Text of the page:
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Oct. 31, 2004

There was this place I found about three or four years ago, and I always had in mind that I would go there again some time when the time was right. Sunday morning as I was driving along the forest road along Falling Water Creek just after dawn mulling over several ideas about where we should hike that day, I thought it would be exciting to be able to get to an overlook, since I noticed the rain was causing all sorts of cloud and fog formations in the valley and the surrounding hills. So it occurred to me that this was the right time to head back to that rock outcrop with views all up and down the Falling Water and Richland Creek valleys.

But before that I stopped and took a few quick snaps of Falling Water Falls.

Up on top of that ridge is a wonderland of moss, lichen, old cedars, and boulders. Most of the time we were up there it was raining, which is good, because the rain was the engine of cloud creation, but it also meant that I was shooting from under an umbrella, which slowed me down, as did having to line up shots in between the trees and having to take care where I stepped and where I set up the tripod in order to avoid damaging the delicate mosses and lichens. Since the cloud formations were continuously changing, I'm sure for every shot I got there were dozens as good or better that I missed. Still, that particular spot on that particular morning is something photographers live for, with its opportunity take pictures of one fantastic scene after another, pretty much as fast as you can line them up, for hours.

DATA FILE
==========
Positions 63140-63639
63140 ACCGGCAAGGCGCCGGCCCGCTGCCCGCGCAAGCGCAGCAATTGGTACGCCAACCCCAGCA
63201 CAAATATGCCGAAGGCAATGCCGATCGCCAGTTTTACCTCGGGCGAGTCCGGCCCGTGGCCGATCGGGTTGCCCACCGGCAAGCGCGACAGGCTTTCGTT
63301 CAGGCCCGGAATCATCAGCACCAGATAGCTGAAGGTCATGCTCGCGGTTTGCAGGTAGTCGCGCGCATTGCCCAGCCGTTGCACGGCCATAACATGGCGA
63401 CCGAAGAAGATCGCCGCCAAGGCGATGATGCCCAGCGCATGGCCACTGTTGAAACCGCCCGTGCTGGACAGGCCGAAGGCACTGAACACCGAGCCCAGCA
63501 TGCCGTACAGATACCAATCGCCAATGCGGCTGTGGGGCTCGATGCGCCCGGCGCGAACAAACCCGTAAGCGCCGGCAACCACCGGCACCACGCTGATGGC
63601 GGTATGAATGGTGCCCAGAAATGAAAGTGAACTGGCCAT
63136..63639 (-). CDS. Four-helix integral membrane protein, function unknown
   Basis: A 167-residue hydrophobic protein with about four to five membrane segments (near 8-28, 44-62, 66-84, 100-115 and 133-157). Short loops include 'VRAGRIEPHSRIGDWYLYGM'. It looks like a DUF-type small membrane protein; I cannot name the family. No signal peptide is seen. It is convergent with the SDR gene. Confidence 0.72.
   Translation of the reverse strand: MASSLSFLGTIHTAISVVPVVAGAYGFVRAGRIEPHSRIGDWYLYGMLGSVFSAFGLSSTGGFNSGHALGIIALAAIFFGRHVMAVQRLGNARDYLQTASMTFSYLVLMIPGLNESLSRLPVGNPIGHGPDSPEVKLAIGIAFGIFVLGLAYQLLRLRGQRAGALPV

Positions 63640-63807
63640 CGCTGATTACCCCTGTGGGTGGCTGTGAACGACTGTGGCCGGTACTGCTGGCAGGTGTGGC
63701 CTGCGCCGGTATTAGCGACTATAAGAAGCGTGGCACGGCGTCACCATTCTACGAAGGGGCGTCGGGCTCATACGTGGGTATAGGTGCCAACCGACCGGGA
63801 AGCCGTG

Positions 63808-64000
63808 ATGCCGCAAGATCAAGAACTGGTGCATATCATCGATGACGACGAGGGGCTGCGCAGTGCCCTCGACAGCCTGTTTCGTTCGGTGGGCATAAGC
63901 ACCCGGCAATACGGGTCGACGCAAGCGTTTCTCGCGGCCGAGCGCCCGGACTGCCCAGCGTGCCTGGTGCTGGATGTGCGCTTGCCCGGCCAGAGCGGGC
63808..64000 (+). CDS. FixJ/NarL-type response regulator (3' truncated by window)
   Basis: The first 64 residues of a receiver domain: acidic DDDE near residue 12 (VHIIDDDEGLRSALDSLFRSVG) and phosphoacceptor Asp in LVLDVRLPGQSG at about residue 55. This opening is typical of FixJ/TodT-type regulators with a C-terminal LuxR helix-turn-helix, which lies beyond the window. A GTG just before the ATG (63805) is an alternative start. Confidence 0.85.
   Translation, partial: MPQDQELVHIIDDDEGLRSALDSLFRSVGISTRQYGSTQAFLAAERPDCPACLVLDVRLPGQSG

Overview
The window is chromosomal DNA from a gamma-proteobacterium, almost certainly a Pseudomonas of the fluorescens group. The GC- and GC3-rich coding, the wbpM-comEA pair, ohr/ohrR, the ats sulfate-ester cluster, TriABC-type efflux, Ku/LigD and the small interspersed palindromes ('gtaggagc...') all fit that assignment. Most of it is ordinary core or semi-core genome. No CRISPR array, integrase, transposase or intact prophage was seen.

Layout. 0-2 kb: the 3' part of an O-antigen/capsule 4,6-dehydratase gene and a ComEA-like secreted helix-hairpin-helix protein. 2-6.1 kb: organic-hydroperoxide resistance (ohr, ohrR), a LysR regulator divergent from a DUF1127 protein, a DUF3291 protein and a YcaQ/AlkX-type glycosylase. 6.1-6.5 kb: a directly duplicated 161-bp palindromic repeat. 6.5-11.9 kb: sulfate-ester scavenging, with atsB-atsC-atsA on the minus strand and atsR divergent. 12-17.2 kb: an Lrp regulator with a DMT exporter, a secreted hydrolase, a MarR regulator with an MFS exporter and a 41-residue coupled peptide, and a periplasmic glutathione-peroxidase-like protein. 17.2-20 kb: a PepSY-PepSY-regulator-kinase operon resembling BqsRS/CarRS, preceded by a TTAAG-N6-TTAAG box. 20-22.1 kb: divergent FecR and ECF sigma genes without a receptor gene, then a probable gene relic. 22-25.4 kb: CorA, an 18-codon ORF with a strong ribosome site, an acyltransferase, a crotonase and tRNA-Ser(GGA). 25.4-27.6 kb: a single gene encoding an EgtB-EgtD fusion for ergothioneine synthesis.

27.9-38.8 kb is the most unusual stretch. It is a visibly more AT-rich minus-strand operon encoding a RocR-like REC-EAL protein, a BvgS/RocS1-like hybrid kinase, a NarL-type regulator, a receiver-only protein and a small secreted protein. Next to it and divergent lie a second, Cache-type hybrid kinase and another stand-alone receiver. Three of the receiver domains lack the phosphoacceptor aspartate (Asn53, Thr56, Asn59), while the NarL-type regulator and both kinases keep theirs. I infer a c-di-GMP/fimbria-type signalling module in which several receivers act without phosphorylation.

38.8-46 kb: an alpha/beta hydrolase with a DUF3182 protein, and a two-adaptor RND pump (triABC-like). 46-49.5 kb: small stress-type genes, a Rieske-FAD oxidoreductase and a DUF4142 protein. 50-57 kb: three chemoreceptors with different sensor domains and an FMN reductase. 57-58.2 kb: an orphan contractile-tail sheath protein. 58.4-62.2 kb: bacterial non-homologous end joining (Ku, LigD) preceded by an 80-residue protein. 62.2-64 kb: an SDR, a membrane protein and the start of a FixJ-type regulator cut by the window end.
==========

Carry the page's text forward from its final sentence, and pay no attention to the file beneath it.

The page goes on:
After a few hours of fighting the rain, I was for the most part still winning the battle to keep the equipment dry but had been completely routed in the battle to keep myself dry. I was pretty much soaked, as was Junie, although after a while she found herself a small dry spot under a ledge. I no longer had any dry places on my shirt to wipe splatter from the camera and lenses, and when there was a lull in the action, we decided to beat a retreat back to the car, head off to our next destination, and hope we could get sort of dry on the way. I routinely carry dry shoes and socks in the car, but it finally occurred to me that taking a full change of clothes might not be a bad idea either.

I believe it was Ansel Adams who said that ninety percent of photography is knowing where to stand. This little ridge is a pretty good place to stand.

As we were rolling up Highway 7 to Jasper to nab a little lunch, the views of the Arkansas Grand Canyon proved tempting enough for an unscheduled stop and photo shoot from one of the overlooks.
And finally that afternoon after the rain had stopped we took a short hike and finished up the day's photography with this shot at a little creek near the Buffalo.